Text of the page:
The Age Of Sell Phones

Phones that can ring with coupons, beam payments and deliver true multimedia interactive experiences are already in the pockets of most consumers. How far will?and should--retailers go?

A free product coupon is a free product coupon, right? If it's for the same product at the same merchant and the pricing and timing are roughly the same, it shouldn't matter how that coupon is given to the merchant. Andrew Kamps, the VP of operations at a New York restaurant chain, recently learned otherwise.

Kamps? chain of 12 Subway restaurants in Buffalo and four in Rochester have a long history of using free-food coupons to entice customers to try a specific location or a particular sandwich. When sent through direct mail??it?s our primary means of advertising??he?s used to seeing a 10-15 percent response rate when the offer is a free sandwich and 2-4 percent when it?s a discount. When Kamps recently tried the same coupon (a free six-inch hoagie) being beamed into 3,000 people?s cellphones, he saw a startling 50 percent response rate.

?I was very surprised. It?s a great number,? Kamps said, adding that he?s been using MobileLime for the experiment.

Although Kamps represents just one franchise, managers at the $9 billion 26,000-store chain are closely watching the trial, according to Kamps as well as Subway corporate officials.

Subway is far from alone. With smartphone capabilities soaring almost as quickly as the percentage of consumers who will likely have a cellphone on them when shopping, retailers are trying to figure out how best to integrate the technology.

Online couponing is an entry-level step. The phone can be fitted with a contactless card-like-device and be able to transmit payment information instead of a credit card. The nature of the phone lends itself to two-way customer communications, either via E-mail or voice.

Kamps said he finds the potential for full customer communication to be the biggest attraction, although it?s not something he plans on using in the immediate future. ?The absolute best part about the program is communicating with our customers so we can really find out what their needs are,? he said.

His chain can send timed text messages to customers at whim, but if a customer wanted to reply (?Thanks for the 50-percent-off offer on a turkey hoagie, but I?m not in a turkey mood. If you turn that into a 40-percent-off offer on a tuna hoagie, I?ll do it right now. Deal??), the system won?t support it.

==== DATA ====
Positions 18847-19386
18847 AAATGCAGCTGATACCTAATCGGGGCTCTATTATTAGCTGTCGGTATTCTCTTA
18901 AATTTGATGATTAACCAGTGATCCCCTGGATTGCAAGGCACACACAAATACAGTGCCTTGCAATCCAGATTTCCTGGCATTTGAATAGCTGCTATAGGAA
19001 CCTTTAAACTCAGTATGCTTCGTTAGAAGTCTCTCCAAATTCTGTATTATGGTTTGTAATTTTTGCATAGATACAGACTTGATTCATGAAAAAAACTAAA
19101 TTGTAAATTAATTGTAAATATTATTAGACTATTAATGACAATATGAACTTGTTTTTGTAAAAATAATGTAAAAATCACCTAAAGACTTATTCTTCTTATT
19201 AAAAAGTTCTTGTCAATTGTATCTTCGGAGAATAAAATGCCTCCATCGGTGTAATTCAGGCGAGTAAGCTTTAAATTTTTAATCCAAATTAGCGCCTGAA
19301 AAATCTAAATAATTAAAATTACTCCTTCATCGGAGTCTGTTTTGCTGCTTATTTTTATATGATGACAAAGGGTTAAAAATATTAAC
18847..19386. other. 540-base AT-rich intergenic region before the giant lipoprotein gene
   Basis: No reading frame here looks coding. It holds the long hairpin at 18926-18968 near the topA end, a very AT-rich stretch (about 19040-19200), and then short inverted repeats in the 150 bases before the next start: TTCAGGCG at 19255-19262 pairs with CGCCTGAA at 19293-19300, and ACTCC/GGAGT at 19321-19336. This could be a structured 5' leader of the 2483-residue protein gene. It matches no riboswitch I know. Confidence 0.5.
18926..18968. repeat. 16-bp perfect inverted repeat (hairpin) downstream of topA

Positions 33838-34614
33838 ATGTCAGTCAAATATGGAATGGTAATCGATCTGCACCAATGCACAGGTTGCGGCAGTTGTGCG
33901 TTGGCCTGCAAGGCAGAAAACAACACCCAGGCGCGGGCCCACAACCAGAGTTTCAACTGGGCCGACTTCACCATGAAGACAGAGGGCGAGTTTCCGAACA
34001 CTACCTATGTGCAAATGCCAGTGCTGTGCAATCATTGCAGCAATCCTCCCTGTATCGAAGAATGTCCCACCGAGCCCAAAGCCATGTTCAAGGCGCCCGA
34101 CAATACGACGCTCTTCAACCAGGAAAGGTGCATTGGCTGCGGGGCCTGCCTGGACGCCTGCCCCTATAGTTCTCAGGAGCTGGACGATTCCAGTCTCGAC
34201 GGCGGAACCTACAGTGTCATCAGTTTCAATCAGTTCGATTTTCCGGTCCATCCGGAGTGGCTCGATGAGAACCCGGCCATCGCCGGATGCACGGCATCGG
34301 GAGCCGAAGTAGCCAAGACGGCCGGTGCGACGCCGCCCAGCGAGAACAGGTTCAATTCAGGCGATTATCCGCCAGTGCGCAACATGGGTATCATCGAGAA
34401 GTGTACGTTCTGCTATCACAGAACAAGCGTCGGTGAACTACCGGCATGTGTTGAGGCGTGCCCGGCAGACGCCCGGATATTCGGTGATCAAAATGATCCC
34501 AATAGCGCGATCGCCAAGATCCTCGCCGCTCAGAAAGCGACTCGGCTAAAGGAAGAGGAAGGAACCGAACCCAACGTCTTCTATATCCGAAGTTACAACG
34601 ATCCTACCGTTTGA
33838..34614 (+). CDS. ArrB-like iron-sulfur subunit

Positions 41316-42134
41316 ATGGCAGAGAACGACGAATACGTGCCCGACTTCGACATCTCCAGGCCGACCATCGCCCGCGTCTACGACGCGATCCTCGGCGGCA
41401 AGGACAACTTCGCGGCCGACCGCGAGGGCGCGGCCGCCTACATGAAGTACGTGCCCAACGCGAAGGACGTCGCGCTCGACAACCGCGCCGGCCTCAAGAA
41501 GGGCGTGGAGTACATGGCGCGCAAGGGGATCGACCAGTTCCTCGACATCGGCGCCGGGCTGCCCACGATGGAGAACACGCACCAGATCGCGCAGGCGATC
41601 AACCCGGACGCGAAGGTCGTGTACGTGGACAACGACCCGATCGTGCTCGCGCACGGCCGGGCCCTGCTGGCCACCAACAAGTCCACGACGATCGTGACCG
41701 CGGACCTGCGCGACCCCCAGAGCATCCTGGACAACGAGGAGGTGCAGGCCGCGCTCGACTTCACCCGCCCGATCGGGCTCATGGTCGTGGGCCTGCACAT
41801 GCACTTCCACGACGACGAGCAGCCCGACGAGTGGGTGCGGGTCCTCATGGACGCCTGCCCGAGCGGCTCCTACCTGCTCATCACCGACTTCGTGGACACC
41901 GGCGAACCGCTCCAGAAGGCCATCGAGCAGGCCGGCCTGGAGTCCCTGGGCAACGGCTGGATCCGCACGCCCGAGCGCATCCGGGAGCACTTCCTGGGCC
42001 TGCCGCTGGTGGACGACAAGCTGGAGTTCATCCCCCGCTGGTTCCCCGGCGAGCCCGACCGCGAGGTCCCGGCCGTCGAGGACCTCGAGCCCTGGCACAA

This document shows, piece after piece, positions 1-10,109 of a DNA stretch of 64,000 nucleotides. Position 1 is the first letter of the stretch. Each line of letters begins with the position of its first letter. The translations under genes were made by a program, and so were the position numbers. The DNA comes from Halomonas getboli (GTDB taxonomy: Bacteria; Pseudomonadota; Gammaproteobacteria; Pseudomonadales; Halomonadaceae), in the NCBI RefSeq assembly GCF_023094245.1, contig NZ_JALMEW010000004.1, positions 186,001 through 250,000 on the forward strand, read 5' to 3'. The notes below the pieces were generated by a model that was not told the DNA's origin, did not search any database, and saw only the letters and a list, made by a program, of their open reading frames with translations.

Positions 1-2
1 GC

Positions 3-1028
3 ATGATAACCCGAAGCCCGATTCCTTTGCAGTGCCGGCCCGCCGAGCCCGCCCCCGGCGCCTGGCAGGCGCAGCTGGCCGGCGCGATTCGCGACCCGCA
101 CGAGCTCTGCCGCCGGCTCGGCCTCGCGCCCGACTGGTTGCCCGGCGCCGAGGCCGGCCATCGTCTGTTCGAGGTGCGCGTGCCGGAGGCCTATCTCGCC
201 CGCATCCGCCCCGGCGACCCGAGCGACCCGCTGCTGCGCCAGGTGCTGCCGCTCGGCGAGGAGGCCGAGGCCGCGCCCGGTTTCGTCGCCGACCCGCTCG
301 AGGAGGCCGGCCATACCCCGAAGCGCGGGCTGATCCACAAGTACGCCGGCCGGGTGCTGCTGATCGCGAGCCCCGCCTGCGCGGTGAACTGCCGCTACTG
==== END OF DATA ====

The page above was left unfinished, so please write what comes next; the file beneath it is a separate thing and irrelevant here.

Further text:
Other next steps include more sophisticated integration with existing CRM and POS systems, to truly allow for one-to-one-marketing. After that comes the Holy Grail of mobile marketing, the one that simultaneously thrills and petrifies marketers: location-awareness messaging.

Although the cellphone carriers go out of their way to not advertise it, almost all cellphones today can be easily tracked even if the phone is not being used to make phonecalls. In most instances, though, the phone does need to be powered up.

There was an incident last year where a couple got lost and stranded in a Washington state mountain range and they were desperately putting out calls for help, but they didn?t know exactly where they were. Law enforcement worked with the cellphone carrier and they had to hope that the stranded hikers did not choose to save their battery power by turning the phone off. The fact that they kept the phone turned on was how law enforcement was able to find and eventually rescue them.

But the same market forces that made that cellular carrier to refrain from boasting how it saved its customers? lives will impact retailers: fear that consumers will see the technology as intrusive and rebel against it.

Kemps, for example, said he would love to be able to alert his more loyal customers when they are XX blocks away from another one of his chain?s locations, especially if it?s an area of town far from that customer?s home and work. ?The opportunities are endless,? he said.

In an attempt to compromise perceived privacy invasion and the benefits of more intelligent communications, retailers are initially relying heavily on opt-in agreements from consumers. The only problem is whether such opt-in agreements will quickly become another of those privacy agreements that consumers reflexively click on when they are trying to download a new application.

In other words, will consumers be fully cognizant of what they are agreeing to? If not, then those agreements will do little to reduce their rage later on.

A few years down the road, the potential of the smartphone integration could be quite powerful when other not-yet-ready-for-aisletime-technologies are deployed, such as item-level RFID tagging, smartshelves and smartcarts.